This recent nosedive by Odom is sad. It appears that he overdosed on cocaine and other pills. This type of story among top-caliber athletes, though, is not uncommon. After experiencing the highs of stardom and money, when such athletes (or movie actors and entertainers) retire and are no longer in the limelight, they fall. They escape. All their lives, they’ve played the game so well — and now they don’t know what to do. With their money. With their not being the star.

That’s why we often see these aged, long-retired superstars make a comeback. They miss the applause and camera clicks. They’re no longer mentioned in Twitter. Video clips of their acrobatics no longer proliferate in YouTube. Some come back. Some do drugs and destroy their lives, like Lamar.

But Lamar’s not the only one to squander wealth and success. The list is long: Michael Vick (NFL), Marion Jones, Vin Baker (to alcoholism), Tiger Woods, and the worst example of all, Mike Tyson, who transformed his $300 million income to $30 million in debt (plus a battery of charges that include domestic violence and sexual assault).

This is sad and bad. But plenty have also done good. Others, after retirement, have turned to mentoring the youth. They coach. Some build their own academies and training camps.

I’m reminded of Andre Agassi. The winner of eight Grand Slam titles and an Olympic gold medal in Atlanta, when Andre retired from tennis because of severe back pain, he turned productive.

He became a businessman. While still world’s No.1, he capitalized on his good name, forming “Official All Star Cafe” with fellow stars Wayne Gretzky, Ken Griffey, Jr., Monica Seles, Joe Montana and Shaq. He invested in several more business ventures. (Another excellent move by Andre: he married Steffi Graf!)

But ask Agassi what he’s proudest about and he’d probably answer this: the Andre Agassi College Preparatory Academy. Investing $35 million of his personal funds, he built a school in his hometown of Las Vegas for at-risk children. Starting with only three levels, the school is now a full K-12 institution. Said Andre: “Early on, we concluded that the best way to change a child’s life was through education.”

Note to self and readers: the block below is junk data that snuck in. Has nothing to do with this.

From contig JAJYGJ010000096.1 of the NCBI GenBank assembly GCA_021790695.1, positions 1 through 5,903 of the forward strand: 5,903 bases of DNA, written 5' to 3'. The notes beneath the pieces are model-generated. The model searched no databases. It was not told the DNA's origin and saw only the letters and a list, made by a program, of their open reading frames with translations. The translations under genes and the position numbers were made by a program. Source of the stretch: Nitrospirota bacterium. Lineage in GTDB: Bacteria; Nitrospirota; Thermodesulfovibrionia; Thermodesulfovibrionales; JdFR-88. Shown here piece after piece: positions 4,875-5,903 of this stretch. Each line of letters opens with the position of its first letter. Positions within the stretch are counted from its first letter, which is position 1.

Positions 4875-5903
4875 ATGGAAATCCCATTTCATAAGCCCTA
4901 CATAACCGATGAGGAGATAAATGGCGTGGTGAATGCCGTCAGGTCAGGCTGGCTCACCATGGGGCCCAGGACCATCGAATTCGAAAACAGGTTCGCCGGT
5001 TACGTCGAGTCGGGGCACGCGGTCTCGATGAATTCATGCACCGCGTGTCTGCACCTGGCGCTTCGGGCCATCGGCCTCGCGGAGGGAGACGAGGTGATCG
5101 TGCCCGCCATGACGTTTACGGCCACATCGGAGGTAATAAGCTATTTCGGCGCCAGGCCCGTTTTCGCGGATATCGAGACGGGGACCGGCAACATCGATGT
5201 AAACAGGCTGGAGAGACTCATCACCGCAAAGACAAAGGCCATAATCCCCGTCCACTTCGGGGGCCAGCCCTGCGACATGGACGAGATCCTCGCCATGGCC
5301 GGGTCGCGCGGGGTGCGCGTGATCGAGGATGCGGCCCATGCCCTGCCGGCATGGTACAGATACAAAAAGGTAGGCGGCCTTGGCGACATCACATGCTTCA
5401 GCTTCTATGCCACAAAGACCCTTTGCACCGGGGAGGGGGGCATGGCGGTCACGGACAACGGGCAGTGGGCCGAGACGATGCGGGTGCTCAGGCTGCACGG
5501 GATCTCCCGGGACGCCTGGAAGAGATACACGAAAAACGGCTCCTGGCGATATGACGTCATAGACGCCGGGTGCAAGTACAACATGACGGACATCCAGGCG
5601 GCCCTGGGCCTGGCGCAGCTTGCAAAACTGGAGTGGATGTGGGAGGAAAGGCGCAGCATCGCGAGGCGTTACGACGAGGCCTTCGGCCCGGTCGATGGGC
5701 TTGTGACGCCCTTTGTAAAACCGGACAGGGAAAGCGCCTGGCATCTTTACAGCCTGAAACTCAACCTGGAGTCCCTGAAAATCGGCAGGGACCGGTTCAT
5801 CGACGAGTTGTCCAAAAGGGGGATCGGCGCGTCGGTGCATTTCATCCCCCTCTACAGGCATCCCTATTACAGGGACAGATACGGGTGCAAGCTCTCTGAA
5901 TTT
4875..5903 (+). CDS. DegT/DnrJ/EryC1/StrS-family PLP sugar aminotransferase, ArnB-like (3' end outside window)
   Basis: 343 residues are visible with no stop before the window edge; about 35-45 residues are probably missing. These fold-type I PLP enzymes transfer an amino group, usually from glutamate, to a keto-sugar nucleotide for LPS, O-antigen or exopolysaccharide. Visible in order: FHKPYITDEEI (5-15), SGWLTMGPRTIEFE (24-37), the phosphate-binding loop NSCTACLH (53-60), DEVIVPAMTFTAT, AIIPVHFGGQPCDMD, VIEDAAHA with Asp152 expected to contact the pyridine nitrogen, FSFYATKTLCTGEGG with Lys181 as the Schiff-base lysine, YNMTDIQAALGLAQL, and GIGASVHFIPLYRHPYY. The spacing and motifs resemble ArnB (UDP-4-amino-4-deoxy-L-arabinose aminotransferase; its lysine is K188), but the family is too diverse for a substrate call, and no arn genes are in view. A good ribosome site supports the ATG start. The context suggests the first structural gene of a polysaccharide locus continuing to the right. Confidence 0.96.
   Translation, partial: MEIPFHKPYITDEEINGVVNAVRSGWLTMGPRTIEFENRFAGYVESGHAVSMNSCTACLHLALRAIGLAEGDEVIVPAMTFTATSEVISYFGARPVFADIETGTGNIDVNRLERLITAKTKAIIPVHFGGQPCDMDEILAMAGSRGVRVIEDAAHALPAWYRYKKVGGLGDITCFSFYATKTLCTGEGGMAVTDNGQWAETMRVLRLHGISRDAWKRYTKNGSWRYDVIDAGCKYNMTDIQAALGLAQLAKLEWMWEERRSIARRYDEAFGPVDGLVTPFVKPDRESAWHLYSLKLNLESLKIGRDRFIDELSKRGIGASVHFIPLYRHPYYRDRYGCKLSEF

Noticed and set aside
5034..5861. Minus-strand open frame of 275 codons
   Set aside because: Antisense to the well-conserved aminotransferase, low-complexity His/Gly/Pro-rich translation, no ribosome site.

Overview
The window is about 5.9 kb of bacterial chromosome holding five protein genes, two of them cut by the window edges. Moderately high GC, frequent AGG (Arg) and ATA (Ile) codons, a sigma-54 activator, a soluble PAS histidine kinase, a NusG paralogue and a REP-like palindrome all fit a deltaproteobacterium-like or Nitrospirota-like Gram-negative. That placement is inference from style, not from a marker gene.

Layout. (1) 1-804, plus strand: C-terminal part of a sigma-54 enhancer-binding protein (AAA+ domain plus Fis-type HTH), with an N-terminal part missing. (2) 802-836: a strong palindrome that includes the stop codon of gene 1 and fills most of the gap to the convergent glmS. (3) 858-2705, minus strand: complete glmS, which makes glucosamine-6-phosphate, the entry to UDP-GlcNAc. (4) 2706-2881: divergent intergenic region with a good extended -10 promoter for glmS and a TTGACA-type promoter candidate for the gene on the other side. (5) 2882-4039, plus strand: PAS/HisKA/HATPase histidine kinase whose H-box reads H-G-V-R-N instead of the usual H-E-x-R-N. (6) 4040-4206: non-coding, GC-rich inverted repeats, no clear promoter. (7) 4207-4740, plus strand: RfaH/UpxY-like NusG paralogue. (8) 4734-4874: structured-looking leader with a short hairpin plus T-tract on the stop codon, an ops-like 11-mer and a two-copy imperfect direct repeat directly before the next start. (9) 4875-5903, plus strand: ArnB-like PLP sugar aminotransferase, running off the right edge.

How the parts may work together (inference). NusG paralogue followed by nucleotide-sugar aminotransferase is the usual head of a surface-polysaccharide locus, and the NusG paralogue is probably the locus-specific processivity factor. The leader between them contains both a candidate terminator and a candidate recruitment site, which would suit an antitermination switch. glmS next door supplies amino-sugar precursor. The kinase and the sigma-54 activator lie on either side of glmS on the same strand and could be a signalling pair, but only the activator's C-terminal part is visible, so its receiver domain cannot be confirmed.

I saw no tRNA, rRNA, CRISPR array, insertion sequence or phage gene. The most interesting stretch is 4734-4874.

As heartbreaking as Odom’s latest episode unfolds, people like Andre inspire. They give back. One example is his group “Athletes For Hope,” a philantrophic and charitable organization represented by top athletes. Among Agassi’s companions include Muhammad Ali, Alounzo Mourning and Mia Hamm.

One unfortunate co-member? Like Lamar, a member of the “Fall from Grace” athletes club? Lance Armstrong.

What’s wrong with Novak Djokovic?

Screen Shot 2015-10-13 at 7.50.15 AM

(Photo by Lintao Zhang/Getty Images)

Nothing. Absolutely nothing. If you examine his game, there are zero weaknesses. Traditionally, the backhand is the weaker side. Take a look at Nadal or Sampras or Federer or McEnroe. The one area of vulnerability in their arsenal is the backhand. Not Djokovic. His two-handed strike is one of the all-time best. He can smother it on-the-rise crosscourt or he can lambaste a down-the-line stunner. He serves 125-mph aces. His forehand topspin is offensive and offers a wallop. He has a deft dropshot touch and his defensive skills, turning a losing point into a winning shot, is peerless.

Few players in history have had a better season than Novak’s 2015. He triumphed in Melbourne during the Australian Open. He outsthone the competition on grass at Wimbledon. He conquered Federer’s SABR (long-named Sudden Attack By Roger) to prevail in New York’s U.S. Open. And, at the French Open — where my own bare eyes got to see his magic at Stade Roland Garros — he won his first six matches and was nearing his first clay-court Grand Slam title when he was disquieted by Stan Wawrinka.

Still, when you win 27 of the year’s 28 Grand Slam singles matches in a 64-win, 5-loss season — that’s outstanding.

Why, then, the title (above)? Because as fascinating as Novak Djokovic’s record shows, he’s not as celebrated and loved as his two main tormentors named Roger and Rafa.

Ask any tennis fan who among the Big Three they idolize and chances are the reply will either be R or R. Why not ND?